From: Larry Pazdernik (
Date: Wed Aug 04 1999 - 13:36:27 CDT

Dear Sun-Managers;

I would like to thank the following people for responding. My original
question is posted below:
David Evans
Dennis Markens
Barry Gamblin
Brion Leary
Tim Pointing

I believe the closest solution was provided by David Evans. This is an
excerpt of his reply:
>I always use .../bin .../bin/* as
>my arguments to achieve what you want. Without both the results I was
>expecting did not occur. Which is against what the man page leads you
>to believe.

I used this suggestion with ufsrestore i option. It seemed to take quite a
while, but whne I returned from lunch, there was a message on the console
display about setting owner permissions, and after quitting out of
all the files were in the target directory. Thank You David!

Dennis Martens suggested I change to to the top level directory first:
>if your file is in /data/bin , and /data is the file system, you have to
>cd to >/data first. That way, when you restore the file, it will place it
>in the >original location.

I believe I was doing this, but I will make certain in the future.

Barry Gamblin suggested:
>I think ufsrestore restores files from your current
>direcotry, not the absolute path. Check the directory where you were
>sitting when you ran the ufsrestore command.

See Above

Brion Leary had this suggestion:
>Are you specifing the h option to ufsrestore when you run it?
>eg. ufsrestore ih
>The h option prevents the extract of file and subdirectories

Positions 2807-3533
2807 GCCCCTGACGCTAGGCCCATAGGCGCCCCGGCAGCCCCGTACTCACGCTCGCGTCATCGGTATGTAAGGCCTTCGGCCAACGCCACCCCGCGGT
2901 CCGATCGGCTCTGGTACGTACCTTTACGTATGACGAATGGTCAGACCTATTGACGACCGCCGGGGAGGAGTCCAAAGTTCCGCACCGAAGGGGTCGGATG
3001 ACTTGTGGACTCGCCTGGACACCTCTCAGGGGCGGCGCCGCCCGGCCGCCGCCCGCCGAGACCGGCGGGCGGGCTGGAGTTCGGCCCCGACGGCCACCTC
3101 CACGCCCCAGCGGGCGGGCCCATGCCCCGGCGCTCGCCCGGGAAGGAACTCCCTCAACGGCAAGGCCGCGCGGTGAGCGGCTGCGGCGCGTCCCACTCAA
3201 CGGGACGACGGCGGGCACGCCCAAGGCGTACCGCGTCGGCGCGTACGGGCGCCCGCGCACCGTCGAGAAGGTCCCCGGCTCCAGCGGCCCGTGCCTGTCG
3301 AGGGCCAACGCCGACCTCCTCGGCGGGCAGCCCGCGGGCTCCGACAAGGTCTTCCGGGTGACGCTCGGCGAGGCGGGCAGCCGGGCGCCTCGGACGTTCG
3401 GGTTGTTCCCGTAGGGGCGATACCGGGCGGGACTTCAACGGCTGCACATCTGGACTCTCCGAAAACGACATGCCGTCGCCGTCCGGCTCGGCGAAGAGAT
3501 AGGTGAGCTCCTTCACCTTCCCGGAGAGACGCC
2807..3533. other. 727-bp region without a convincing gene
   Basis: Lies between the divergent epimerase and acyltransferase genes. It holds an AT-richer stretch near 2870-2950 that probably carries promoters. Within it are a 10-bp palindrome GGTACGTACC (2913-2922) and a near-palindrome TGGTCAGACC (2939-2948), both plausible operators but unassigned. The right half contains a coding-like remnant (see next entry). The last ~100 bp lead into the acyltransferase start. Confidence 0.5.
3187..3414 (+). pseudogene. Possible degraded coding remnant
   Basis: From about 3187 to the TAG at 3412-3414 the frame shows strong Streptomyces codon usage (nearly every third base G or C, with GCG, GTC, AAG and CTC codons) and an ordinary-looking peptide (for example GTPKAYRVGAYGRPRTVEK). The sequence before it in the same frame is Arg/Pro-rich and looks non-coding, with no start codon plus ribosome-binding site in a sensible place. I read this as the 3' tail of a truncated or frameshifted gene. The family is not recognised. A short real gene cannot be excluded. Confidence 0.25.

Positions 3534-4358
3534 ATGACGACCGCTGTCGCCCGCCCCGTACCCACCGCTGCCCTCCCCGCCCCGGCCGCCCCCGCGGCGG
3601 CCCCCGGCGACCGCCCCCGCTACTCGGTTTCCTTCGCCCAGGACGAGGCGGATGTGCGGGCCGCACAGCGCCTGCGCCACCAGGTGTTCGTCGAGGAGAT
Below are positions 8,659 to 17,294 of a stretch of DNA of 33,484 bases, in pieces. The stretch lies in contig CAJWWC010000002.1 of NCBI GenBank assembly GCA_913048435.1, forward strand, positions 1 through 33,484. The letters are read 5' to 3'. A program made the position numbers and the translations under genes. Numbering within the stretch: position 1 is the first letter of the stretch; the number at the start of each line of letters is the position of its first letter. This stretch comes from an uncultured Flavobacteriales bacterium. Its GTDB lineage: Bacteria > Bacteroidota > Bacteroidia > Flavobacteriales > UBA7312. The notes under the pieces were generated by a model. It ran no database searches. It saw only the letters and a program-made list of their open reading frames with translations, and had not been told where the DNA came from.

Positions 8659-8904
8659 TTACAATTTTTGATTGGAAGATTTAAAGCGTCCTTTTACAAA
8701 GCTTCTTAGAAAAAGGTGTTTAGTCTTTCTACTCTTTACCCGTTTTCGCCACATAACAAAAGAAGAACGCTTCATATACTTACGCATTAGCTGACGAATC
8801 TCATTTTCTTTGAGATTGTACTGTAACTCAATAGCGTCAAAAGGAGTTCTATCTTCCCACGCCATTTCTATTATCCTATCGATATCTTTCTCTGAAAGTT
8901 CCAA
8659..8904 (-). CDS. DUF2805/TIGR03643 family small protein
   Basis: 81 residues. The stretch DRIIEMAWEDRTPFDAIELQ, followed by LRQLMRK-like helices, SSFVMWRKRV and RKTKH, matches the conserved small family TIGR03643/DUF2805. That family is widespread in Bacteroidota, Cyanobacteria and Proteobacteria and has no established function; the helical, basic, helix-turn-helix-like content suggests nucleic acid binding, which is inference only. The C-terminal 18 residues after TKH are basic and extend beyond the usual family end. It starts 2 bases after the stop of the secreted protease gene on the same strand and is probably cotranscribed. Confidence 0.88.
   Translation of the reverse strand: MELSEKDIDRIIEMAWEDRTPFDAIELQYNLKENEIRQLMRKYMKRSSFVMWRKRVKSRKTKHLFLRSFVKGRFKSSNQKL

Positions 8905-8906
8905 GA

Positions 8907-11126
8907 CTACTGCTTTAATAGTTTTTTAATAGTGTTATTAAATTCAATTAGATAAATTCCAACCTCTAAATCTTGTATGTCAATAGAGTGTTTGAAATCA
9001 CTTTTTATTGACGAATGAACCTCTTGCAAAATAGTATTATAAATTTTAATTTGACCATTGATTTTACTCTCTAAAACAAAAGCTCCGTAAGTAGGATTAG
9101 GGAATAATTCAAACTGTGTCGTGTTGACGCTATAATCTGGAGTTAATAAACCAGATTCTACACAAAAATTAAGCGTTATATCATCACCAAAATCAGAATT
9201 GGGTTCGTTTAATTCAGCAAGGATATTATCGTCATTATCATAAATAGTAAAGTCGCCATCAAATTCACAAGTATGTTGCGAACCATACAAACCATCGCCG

>when a directory is add'd for extract.

I admit I did not try this one. If I run into the same problem again, I
will give it a try.

Tim Pointing asked:
>Are you sure you did the "extract" interactive command in ufsrestore? The
>directories are created when you "add" files. The actual files are only
>created as they are extracted from the backup. If you put the restore in the
>background (or otherwise look for the files while ufsrestore is still
>running), you will see directories without the files. Wait until you are
>prompted by ufsrestore for further commands (possibly after being prompted
>for some confirmation (e.g. "set owner/mode...")) and you quit from it before
>you look for the files.

I was at the ufsrestore prompt when looking at the directories in
interactive mode, so I think this part was correct. Also, I quit out of
ufsrestore when I
was lloking at the files in the directories. i think I had this info in my
original post.

I also contacted the person who was the previous admin for the machine, and
he suggested I use this command, but to make sure I was in the /data
directory first:
>ufsrestore x dt

Thanks for all who responded. Your replies were very helpful to me when
trying to restore these files.

Original Message:
>Dear Sun Managers:
>I am attemtping to restore some files on our server, running Solaris
>2.5.1., with the latest patchs (as far as I know).
>When running ufsrestore in interactive mode, I can see the directories
>with the files I want to restore, in our case /data/dt, but when I add the
>files and extract them, a empty directory is created in the target
>For example, I want to restore the /data/dt/bin directory. After using the
>add and extract commands, I quit out of ufsrestore. i then look in the
>/data/dt/bin directory--/bin is created, but there are no files in the
>directory. The same for the /lib directory--there are two or three files
>in /lib, but not all of the files that I can see from the ufsrestore >
>directory. The same for the /lib directory--there are two or three files
>in /lib, but not all of the files that I can see from the ufsrestore >
>prompt are getting restored to the target directories.
>Is there a special command I should have used when using ufsdump to backup
>binary files?
>Does anyone know of a way to get these files (probably binary) to restore
>to the hard drive?
>Thanks in advance.
>Larry Pazdernik

-Larry Pazdernik
-Computer Information Technician
-Kearney Public Schools

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